(528b) Computer-Aided Design of Solvent Blends for the Crystallisation of Ibuprofen – Regulating Crystal Morphology By the Spiral Growth Model

Watson, O. L., Imperial College London
Jackson, G., Imperial College London
Jonuzaj, S., Imperial College London
Galindo, A., Imperial College London
Adjiman, C. S., Imperial College London
Solid dose pharmaceuticals continue to be the most common means of drug delivery worldwide; because of this, pharmaceutical production is dependent on effective crystallisation systems. The majority of industrial crystallisers are solvent based – hence, decisions surrounding solvent choice can drastically affect the outcome of the crystallisation process. Although attaining a high crystal yield of the active pharmaceutical ingredient (API) is typically the dominant objective during the solvent selection process, solvent and crystal properties can also influence health, safety, environmental, and operational performance. Indeed, the shape of the crystalline product can greatly impact downstream processes1; filtration can be hampered by needle- or plate-like particles that form dense cakes, high aspect ratio crystalline material may not readily flow during transportation, and tabletting via direct compression can fail if the solid product fractures during compaction. Moreover, crystal morphology can affect the in-vivo efficacy of the final pharmaceutical product.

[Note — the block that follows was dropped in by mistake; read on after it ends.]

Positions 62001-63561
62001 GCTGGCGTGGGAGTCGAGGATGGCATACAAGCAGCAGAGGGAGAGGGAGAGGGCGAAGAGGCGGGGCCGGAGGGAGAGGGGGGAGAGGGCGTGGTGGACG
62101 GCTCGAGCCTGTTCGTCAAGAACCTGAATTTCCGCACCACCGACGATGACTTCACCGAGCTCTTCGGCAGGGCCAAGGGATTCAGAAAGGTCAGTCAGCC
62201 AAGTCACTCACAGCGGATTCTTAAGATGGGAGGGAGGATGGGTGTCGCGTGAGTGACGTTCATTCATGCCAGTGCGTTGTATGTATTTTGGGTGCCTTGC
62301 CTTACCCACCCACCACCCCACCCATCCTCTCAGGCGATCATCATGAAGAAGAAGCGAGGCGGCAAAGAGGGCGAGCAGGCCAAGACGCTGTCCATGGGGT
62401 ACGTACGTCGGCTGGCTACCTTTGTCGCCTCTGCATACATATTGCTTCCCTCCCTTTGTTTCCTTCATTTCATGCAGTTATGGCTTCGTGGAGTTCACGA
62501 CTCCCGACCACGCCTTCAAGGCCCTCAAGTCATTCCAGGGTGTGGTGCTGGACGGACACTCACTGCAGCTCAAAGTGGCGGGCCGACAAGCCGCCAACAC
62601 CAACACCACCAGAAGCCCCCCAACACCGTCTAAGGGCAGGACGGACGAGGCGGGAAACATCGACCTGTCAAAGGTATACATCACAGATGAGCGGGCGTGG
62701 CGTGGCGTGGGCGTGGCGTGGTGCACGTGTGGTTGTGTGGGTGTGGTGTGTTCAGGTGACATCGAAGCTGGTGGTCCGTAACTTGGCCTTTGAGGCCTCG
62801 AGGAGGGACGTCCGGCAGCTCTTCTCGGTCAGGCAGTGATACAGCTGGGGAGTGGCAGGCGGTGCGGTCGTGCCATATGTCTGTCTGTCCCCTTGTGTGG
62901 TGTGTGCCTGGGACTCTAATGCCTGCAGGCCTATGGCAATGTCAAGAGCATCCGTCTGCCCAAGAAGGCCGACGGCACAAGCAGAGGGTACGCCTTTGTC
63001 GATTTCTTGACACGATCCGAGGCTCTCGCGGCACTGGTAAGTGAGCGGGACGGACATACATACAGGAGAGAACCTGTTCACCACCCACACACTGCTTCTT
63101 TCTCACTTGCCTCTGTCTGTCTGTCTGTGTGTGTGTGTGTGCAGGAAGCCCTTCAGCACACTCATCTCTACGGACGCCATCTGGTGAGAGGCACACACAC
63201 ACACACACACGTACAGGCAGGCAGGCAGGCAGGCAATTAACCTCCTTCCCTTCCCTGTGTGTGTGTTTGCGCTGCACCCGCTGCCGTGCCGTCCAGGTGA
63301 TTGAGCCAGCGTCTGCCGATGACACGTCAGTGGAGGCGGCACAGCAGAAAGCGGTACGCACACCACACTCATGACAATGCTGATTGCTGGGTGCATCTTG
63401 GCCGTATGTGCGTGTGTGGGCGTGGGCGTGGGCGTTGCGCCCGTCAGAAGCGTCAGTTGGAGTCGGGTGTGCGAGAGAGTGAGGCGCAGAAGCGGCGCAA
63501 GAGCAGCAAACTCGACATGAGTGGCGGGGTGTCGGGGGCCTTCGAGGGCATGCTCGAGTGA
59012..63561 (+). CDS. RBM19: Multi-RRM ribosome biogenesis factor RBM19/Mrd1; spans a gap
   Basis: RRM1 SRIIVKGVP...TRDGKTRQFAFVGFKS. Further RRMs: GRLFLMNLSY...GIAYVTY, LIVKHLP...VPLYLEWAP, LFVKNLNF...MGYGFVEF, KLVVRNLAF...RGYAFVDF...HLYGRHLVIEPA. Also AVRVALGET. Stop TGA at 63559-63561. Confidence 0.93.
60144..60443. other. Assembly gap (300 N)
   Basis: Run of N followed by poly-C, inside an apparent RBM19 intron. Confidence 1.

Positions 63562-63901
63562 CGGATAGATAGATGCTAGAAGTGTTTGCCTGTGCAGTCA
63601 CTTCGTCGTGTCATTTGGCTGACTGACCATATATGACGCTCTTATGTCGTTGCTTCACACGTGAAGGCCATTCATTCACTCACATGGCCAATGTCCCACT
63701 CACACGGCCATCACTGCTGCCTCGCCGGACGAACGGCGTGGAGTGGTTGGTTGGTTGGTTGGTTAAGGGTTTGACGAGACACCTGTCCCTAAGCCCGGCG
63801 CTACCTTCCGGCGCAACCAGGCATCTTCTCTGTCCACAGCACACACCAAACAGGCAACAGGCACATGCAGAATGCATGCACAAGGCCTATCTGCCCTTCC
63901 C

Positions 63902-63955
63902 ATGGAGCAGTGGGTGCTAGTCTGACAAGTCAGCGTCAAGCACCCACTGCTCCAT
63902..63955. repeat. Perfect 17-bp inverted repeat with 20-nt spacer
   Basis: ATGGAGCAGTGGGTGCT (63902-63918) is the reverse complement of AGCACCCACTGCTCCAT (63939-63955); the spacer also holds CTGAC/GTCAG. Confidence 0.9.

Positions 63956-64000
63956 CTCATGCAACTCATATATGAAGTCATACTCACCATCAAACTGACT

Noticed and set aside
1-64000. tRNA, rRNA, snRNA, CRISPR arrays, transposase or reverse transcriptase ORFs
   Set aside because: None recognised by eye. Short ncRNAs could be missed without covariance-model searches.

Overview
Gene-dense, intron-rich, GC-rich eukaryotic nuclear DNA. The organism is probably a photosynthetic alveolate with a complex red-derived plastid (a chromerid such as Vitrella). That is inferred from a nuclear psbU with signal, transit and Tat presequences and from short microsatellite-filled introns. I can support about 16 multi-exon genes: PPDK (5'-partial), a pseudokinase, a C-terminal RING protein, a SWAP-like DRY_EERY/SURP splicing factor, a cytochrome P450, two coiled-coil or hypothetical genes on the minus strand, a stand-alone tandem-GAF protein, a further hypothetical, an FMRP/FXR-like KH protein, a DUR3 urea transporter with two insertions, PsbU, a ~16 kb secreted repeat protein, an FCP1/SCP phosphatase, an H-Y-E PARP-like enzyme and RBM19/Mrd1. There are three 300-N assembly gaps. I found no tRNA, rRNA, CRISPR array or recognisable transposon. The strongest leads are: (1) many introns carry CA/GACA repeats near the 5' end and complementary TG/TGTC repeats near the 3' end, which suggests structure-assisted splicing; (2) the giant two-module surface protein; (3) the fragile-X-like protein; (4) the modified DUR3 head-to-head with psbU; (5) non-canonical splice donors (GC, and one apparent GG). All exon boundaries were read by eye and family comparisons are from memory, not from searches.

Despite the many material, time and cost constraints present during initial design stages, solvent selection for the crystallisation of novel API molecules is currently performed via time-consuming and expensive experiments, heavily reliant on past experience and rules-of-thumb2. Over the last decades, computer-aided molecular design (CAMD) methods have been developed to overcome such difficulties3, with the aim of guiding lab-based experiments towards optimal candidate molecules for crystallisation4,5. Whilst it is generally agreed that crystal shape has a significant role when designing optimal solvents, the integration of shape considerations within CAMD methods has principally focused on empirical approaches4 combining an understanding of the underlying chemistry with prior experimentation. Direct, quantitative methods, where mechanistic interpretations of crystal growth are considered6, have not yet received significant attention in formulating the solvent design problem. This is likely due to the absence of applicable group contribution approaches to these models, as well as the additional complexity of formulating and resolving a mixed-integer optimisation problem to represent these design choices.

We extend the recent work of Watson et al.7, in which the SAFT-γ Mie equation of state8 was employed in a CAMD framework to identify optimal solvent blends and process conditions for integrated cooling and antisolvent crystallisation, to include the target morphology of the pharmaceutical product. By assuming a low supersaturation growth environment – a standard condition for industrial crystallisation – it is possible to calculate the relative growth rates of corresponding crystal faces6, thus providing a quantitative measure of aspect ratio of the crystalline API. The design formulation is implemented in gPROMS and is applied to the design of solvent mixtures for the crystallisation of ibuprofen, whereby the impact of crystal shape on the optimal solvent molecules and process conditions is investigated.

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